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Human animal interactions

Understanding our connection with animals to improve human health

Our work explores the wide-ranging ways humans live with other species. We’re studying the significance of these human-animal interactions to improve our understanding of human health and disease.

We consume animals, use them in farming and transport, train them for security and assistance, and keep them for companionship and exercise. The diversity of these interactions and the broad range of academic disciplines in which they fall means that researching other species in the environment that determines human health has been neglected until now.

Our research in human-animal interactions aims to:

  • integrate best-practice in human and animal medicine
  • measure the health benefits of pet ownership
  • investigate the environmental factors that drive the connection between obesity in pets and their owners
  • critically assess the practice of animal-based research into human health
  • examine the ethics of using other species for our own health benefit.

We tend to think of ourselves as living quite separately from animals. However, throughout history we’ve not only coexisted alongside other species, but depended on them for our own health and wellbeing. Our work expands the traditional model of human health to encompass our interactions with other species and explore the effects these have on our health.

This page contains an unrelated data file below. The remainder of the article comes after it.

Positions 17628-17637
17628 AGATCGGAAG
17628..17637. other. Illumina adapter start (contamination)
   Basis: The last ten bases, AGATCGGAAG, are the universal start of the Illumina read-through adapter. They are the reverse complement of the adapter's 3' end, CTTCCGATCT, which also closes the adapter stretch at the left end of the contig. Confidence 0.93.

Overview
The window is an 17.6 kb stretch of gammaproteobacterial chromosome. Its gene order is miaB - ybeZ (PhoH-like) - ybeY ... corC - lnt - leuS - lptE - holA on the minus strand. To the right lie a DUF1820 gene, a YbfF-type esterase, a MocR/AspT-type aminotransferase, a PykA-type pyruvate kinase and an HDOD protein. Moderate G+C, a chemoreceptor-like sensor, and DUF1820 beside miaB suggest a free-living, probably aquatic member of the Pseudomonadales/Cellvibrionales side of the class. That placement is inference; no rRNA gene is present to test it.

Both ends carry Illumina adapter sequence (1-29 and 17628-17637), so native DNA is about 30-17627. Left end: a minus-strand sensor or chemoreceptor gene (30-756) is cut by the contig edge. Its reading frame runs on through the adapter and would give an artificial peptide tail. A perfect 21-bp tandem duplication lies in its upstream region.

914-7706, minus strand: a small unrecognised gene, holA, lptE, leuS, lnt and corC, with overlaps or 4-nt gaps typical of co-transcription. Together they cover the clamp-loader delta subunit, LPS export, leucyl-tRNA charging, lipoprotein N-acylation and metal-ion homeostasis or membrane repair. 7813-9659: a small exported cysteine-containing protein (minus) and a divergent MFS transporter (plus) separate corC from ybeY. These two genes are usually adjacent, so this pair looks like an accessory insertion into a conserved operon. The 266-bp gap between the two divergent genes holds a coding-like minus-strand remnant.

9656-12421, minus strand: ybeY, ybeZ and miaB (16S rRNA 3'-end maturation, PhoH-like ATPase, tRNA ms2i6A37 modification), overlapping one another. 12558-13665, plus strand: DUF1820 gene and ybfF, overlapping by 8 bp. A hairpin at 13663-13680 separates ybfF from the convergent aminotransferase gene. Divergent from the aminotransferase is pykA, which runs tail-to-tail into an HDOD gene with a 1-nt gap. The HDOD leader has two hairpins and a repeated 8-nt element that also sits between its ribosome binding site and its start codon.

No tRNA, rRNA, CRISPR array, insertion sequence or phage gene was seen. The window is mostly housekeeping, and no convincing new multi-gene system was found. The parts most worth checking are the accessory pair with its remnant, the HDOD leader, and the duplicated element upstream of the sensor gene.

Our collaborative approach will help to solve a range of problems, from conservation of endangered species to optimising diets for healthy ageing and addressing human obesity and cardiovascular disease. We’ll also train our current generation of students to embrace cross-disciplinary research.

Internal collaborators

External collaborators

  • Dr Meredith Basha
  • Dr Arianne Cease
  • Ximonie Clark
  • Dr Fiona Clissold
  • Dr James Gilbert
  • Alison Gosby
  • Dr Robert Graham
  • Matthew Hansen
  • Jesse Hawley
  • Dr Mathieu Lihoreau
  • Claire MacAlpine
  • Rosie Martin
  • Dr Vicky Melfi
  • Dr Cecily Oakley
  • Dr Fleur Ponton
  • Tamara Pulpitel
  • Katie Robinson
  • Dr Karrie Rose, Murdoch University
  • Dr David Slip, Taronga Zoo
  • Dr Rebecca Spindler, Taronga Zoo
  • Dr Monique Van Sluys, Taronga Zoo
  • Dr Jo Wiszniewski, Flinders University


  • Society and environment


Project Node Leader

Professor David Raubenheimer
Professor David Raubenheimer
Visit David Raubenheimer's profile

Project Node Leader

Gabriel Machovsky-Capuska
Dr Gabriel Machovsky-Capuska
Visit Gabriel Machovsky-Capuska's profile